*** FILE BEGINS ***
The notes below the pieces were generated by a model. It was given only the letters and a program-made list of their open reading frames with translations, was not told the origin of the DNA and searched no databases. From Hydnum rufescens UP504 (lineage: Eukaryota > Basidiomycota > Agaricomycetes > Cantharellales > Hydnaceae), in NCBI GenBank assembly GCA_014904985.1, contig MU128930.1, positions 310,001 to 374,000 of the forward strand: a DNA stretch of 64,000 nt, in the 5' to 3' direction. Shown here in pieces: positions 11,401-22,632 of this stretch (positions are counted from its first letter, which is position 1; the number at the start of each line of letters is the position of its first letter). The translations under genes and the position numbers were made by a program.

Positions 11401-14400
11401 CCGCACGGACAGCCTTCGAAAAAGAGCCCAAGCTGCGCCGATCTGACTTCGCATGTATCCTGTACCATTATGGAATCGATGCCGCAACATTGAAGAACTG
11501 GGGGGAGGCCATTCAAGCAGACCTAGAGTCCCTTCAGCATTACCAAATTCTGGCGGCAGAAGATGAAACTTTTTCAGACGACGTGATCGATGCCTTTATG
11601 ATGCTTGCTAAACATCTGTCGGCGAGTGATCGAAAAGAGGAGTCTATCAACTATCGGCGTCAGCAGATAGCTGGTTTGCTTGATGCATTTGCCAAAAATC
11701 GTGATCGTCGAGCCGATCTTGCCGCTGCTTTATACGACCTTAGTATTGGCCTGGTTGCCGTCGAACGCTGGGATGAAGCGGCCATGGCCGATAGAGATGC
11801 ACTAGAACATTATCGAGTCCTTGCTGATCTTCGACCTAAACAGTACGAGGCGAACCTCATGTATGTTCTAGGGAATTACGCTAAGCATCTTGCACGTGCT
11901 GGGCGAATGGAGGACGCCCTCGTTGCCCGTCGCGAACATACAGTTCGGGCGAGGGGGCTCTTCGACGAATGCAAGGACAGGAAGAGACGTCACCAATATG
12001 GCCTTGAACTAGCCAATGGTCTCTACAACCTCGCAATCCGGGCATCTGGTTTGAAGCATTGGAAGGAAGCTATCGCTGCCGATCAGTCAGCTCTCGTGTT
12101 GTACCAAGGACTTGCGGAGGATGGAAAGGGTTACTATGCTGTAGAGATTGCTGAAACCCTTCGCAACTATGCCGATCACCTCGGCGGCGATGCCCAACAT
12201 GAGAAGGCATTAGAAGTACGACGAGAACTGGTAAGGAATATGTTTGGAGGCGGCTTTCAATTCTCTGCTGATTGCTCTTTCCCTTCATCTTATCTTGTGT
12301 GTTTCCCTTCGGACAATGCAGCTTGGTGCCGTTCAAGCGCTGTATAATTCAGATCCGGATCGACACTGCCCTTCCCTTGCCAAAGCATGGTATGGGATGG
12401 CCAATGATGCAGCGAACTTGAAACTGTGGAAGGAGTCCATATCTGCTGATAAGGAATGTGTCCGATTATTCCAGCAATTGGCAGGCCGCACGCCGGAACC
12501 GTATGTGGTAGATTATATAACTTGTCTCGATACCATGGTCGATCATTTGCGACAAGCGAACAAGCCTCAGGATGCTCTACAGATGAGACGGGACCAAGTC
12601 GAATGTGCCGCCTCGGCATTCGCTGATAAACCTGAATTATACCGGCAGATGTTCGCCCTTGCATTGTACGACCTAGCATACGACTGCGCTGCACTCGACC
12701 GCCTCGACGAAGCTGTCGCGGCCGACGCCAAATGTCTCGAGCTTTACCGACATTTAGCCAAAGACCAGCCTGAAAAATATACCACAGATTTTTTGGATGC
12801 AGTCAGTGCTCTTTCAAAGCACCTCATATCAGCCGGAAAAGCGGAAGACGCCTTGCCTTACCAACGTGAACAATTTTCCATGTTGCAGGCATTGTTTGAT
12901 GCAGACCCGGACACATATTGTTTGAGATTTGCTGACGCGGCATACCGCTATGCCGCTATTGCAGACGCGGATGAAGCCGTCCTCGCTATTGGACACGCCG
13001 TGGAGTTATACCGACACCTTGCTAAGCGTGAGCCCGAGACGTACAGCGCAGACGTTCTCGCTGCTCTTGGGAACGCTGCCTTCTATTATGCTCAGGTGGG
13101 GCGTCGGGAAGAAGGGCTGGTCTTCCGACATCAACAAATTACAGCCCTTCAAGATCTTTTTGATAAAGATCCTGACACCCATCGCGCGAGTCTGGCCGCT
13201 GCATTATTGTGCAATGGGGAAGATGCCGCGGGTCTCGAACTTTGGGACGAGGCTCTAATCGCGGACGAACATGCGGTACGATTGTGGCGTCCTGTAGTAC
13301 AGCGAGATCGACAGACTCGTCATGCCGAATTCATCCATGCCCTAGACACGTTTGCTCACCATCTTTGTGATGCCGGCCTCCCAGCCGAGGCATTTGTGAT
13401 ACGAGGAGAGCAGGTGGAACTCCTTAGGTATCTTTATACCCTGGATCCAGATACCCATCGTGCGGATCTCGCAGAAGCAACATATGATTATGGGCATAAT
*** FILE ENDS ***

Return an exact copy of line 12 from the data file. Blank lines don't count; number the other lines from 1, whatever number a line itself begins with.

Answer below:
12301 GTTTCCCTTCGGACAATGCAGCTTGGTGCCGTTCAAGCGCTGTATAATTCAGATCCGGATCGACACTGCCCTTCCCTTGCCAAAGCATGGTATGGGATGG